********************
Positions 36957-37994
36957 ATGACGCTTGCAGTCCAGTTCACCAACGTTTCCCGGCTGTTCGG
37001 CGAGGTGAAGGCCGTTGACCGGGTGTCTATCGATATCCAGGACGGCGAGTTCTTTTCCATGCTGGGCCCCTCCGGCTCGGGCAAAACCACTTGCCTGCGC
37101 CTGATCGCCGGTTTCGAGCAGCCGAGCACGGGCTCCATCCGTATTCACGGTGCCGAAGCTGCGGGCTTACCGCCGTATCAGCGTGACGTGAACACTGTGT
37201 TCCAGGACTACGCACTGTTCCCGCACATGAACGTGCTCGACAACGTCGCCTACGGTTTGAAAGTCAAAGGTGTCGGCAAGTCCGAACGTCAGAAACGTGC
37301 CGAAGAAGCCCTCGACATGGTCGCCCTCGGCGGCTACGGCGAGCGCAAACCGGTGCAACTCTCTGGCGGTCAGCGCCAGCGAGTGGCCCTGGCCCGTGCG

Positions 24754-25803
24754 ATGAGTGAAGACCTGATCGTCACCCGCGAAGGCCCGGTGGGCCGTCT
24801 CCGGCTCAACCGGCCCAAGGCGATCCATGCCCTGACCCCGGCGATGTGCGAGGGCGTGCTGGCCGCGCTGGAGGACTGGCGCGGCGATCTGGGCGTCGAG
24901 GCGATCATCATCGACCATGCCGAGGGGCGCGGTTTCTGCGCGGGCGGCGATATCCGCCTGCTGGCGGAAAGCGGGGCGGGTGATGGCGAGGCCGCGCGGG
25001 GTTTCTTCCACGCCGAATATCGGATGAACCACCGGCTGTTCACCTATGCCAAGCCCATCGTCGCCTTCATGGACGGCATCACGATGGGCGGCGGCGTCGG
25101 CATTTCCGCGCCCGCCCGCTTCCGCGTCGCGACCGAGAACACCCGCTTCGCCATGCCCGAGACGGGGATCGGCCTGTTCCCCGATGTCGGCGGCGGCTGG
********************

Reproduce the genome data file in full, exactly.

Positions 36957-37994
36957 ATGACGCTTGCAGTCCAGTTCACCAACGTTTCCCGGCTGTTCGG
37001 CGAGGTGAAGGCCGTTGACCGGGTGTCTATCGATATCCAGGACGGCGAGTTCTTTTCCATGCTGGGCCCCTCCGGCTCGGGCAAAACCACTTGCCTGCGC
37101 CTGATCGCCGGTTTCGAGCAGCCGAGCACGGGCTCCATCCGTATTCACGGTGCCGAAGCTGCGGGCTTACCGCCGTATCAGCGTGACGTGAACACTGTGT
37201 TCCAGGACTACGCACTGTTCCCGCACATGAACGTGCTCGACAACGTCGCCTACGGTTTGAAAGTCAAAGGTGTCGGCAAGTCCGAACGTCAGAAACGTGC
37301 CGAAGAAGCCCTCGACATGGTCGCCCTCGGCGGCTACGGCGAGCGCAAACCGGTGCAACTCTCTGGCGGTCAGCGCCAGCGAGTGGCCCTGGCCCGTGCG

Positions 24754-25803
24754 ATGAGTGAAGACCTGATCGTCACCCGCGAAGGCCCGGTGGGCCGTCT
24801 CCGGCTCAACCGGCCCAAGGCGATCCATGCCCTGACCCCGGCGATGTGCGAGGGCGTGCTGGCCGCGCTGGAGGACTGGCGCGGCGATCTGGGCGTCGAG
24901 GCGATCATCATCGACCATGCCGAGGGGCGCGGTTTCTGCGCGGGCGGCGATATCCGCCTGCTGGCGGAAAGCGGGGCGGGTGATGGCGAGGCCGCGCGGG
25001 GTTTCTTCCACGCCGAATATCGGATGAACCACCGGCTGTTCACCTATGCCAAGCCCATCGTCGCCTTCATGGACGGCATCACGATGGGCGGCGGCGTCGG
25101 CATTTCCGCGCCCGCCCGCTTCCGCGTCGCGACCGAGAACACCCGCTTCGCCATGCCCGAGACGGGGATCGGCCTGTTCCCCGATGTCGGCGGCGGCTGG